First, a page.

Background: Earthquake in Haiti
Background: Earthquake in Haiti
Around 5:00 p.m. on Tuesday, January 12, 2010, a powerful 7.0-magnitude earthquake struck 10 miles southwest of Haiti's capital city, Port-au-Prince, and triggered a tsunami warning for the region. A series of aftershocks – more than 30 – measuring 5.0 or greater on the Richter Scale, followed throughout the night and into the morning. The nearby towns of Carrefour and Jacmel and other ares to the west and south of Port-au-Prince also were affected, with the town of Léogâne reported to be 80 percent destroyed.
Buildings across the area area collapsed, leaving hundred of thosands homeless, injured and dead. The exact number of people killed will probably never be known, but the Haitian government places the figure at 222,517, and some 300,600 wounded. Three million people were directly affected, of whom the government estimates 1.2 million lost their homes.
Several hundred spontaneous sites in and around Port-au-Prince were established to house affected families, who continue to rely on the assistance of the international community and direct intervention of approximately 1,000 humanitarian organizations, including CARE. There was also a mass migration of an estimated 600,000 persons away from affected cities. Host families and communities in outlying areas are bearing much of the burden of supporting these dispaced people.
CARE IN HAITI
CARE began working in Haiti in 1954 to provide relief assistance after Hurricane Hazel. Our work shifted to development programming in 1959, with a focus on maternal and child nutrition. In 1966, CARE launched community development activities in the country's impoverished Northwest region. In the 1970s, we broadened our focus to include health care for preschool children, safe drinking water and income-generating activities. By the 1980s CARE's programming in Haiti included agriculture and natural resources, preschool education, water and sanitation, primary health care and small enterprise projects. Following the coup d'état in 1991, CARE concentrated on humanitarian feeding and rehabilitation projects.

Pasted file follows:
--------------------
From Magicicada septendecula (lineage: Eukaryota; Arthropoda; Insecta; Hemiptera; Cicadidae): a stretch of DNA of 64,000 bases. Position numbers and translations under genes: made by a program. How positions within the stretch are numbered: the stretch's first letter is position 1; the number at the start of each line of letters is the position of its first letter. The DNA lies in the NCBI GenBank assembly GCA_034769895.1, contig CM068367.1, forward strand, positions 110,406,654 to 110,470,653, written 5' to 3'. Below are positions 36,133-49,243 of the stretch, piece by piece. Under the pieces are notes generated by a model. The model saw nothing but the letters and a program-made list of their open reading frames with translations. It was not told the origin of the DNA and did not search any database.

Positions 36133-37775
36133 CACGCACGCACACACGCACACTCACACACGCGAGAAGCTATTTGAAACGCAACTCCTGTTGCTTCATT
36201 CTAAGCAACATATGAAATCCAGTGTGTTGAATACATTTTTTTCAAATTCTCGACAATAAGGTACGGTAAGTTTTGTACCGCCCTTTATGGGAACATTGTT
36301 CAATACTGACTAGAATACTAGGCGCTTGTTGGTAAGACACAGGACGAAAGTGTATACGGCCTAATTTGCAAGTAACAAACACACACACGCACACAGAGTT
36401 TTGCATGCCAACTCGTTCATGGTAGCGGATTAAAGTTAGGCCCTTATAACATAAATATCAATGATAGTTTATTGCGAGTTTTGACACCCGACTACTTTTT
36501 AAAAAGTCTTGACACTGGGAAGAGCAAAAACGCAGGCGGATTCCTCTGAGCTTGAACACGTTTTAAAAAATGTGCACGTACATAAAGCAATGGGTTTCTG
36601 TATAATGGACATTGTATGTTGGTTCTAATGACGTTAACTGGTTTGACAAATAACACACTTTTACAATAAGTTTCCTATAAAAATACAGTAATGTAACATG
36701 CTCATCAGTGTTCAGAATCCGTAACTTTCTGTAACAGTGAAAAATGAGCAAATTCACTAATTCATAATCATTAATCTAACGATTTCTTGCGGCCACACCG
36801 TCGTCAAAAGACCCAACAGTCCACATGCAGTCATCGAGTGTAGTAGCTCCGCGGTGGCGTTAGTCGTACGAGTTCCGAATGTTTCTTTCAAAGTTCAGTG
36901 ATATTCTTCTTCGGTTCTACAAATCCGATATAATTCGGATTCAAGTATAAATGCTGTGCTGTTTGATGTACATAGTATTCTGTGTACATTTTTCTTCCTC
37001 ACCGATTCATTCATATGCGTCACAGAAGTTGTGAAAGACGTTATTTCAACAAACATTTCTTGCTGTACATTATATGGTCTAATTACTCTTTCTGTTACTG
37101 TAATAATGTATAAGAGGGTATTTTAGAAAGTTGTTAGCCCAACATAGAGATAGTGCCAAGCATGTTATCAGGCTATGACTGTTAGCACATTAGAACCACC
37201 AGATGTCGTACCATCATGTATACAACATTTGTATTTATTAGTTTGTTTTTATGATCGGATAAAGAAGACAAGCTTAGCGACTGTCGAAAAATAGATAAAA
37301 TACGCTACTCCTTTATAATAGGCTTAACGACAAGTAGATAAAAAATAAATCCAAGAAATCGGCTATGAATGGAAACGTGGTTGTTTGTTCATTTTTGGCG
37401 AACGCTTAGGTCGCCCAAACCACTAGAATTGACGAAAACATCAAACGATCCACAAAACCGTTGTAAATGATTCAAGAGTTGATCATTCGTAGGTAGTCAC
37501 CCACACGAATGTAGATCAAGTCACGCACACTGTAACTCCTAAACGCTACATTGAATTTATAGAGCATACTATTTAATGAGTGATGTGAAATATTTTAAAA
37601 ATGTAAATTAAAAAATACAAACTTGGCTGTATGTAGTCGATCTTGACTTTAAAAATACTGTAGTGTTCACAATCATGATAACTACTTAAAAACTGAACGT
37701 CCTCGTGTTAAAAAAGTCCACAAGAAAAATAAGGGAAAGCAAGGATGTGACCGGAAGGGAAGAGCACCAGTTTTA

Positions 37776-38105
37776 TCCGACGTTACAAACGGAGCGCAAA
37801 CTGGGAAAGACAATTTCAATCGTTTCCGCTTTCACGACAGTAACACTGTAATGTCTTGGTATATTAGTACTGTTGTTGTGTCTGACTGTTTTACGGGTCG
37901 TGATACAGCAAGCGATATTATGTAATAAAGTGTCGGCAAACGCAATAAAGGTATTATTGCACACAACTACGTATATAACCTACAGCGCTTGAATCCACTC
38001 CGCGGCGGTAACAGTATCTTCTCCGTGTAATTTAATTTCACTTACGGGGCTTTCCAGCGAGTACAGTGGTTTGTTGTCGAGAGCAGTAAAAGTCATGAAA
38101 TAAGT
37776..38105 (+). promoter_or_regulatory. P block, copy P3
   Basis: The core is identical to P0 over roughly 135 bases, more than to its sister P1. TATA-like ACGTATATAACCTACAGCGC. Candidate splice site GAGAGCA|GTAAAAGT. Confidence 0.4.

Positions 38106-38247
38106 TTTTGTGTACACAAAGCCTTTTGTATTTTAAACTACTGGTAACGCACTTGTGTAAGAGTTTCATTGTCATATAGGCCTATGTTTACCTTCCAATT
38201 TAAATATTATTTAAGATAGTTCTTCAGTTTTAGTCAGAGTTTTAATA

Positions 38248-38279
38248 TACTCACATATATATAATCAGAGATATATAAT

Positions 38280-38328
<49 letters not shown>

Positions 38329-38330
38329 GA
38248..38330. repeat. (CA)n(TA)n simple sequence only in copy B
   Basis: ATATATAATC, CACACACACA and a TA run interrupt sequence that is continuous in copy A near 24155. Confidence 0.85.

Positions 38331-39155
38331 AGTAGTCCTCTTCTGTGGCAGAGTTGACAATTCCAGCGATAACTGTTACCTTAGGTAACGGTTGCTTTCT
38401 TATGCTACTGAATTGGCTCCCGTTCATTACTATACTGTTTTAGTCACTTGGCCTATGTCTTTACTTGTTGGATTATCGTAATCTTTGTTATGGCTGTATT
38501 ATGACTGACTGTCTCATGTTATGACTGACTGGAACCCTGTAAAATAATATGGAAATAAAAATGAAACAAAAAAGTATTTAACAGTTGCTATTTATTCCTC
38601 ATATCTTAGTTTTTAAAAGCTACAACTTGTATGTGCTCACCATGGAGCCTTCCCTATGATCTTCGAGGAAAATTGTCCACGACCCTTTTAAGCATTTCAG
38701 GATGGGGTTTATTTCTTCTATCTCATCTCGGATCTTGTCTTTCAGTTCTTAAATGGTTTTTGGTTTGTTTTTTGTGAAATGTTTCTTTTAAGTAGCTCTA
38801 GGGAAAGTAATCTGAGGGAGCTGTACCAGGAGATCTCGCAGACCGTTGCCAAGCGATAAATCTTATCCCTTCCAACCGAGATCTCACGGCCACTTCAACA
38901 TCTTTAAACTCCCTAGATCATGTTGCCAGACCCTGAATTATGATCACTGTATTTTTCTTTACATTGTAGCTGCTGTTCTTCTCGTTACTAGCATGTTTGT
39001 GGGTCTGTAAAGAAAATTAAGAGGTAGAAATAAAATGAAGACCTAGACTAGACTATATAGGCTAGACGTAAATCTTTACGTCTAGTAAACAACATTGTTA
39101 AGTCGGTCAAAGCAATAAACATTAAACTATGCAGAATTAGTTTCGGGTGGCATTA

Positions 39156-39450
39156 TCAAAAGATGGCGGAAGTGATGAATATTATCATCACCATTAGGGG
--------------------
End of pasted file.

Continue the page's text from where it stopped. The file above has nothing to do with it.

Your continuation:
Today, CARE's work in Haiti reflects an integrated approach, with projects in HIV and AIDS, reproductive health, maternal and child health, education, food security, and water and sanitation. CARE works closely with local nongovernment organizations (NGOs), private companies, community organizations and the Haitian government to build local capacity and achieve sustainable development.
Our emergency response efforts in Haiti also have continued. More recently, tropical storm Jeanne nearly destroyed the regional capital city of Arbonite in 2004. Following that emergency, CARE Haiti developed a comprehensive emergency preparedness plan focused on response to ''recurrent emergencies in the country: flooding and drought. This plan was used in 2008 when four storms, including hurricanes, crossed the country in August and September of that year.
CARE's work in emergencies and times of crisis goes back to our founding in the aftermath of World War II to deliver food and supplies to war-torn Europe by means of the famous ''CARE Packages®.'' In the decades since, we have responded to hundreds of humanitarian disasters worldwide – from earthquakes, to floods, to the consequences of armed conflict. Today, CARE reaches some 11.7 million people each year with immediate relief and long-term assistance coping with, preparing for and preventing disasters.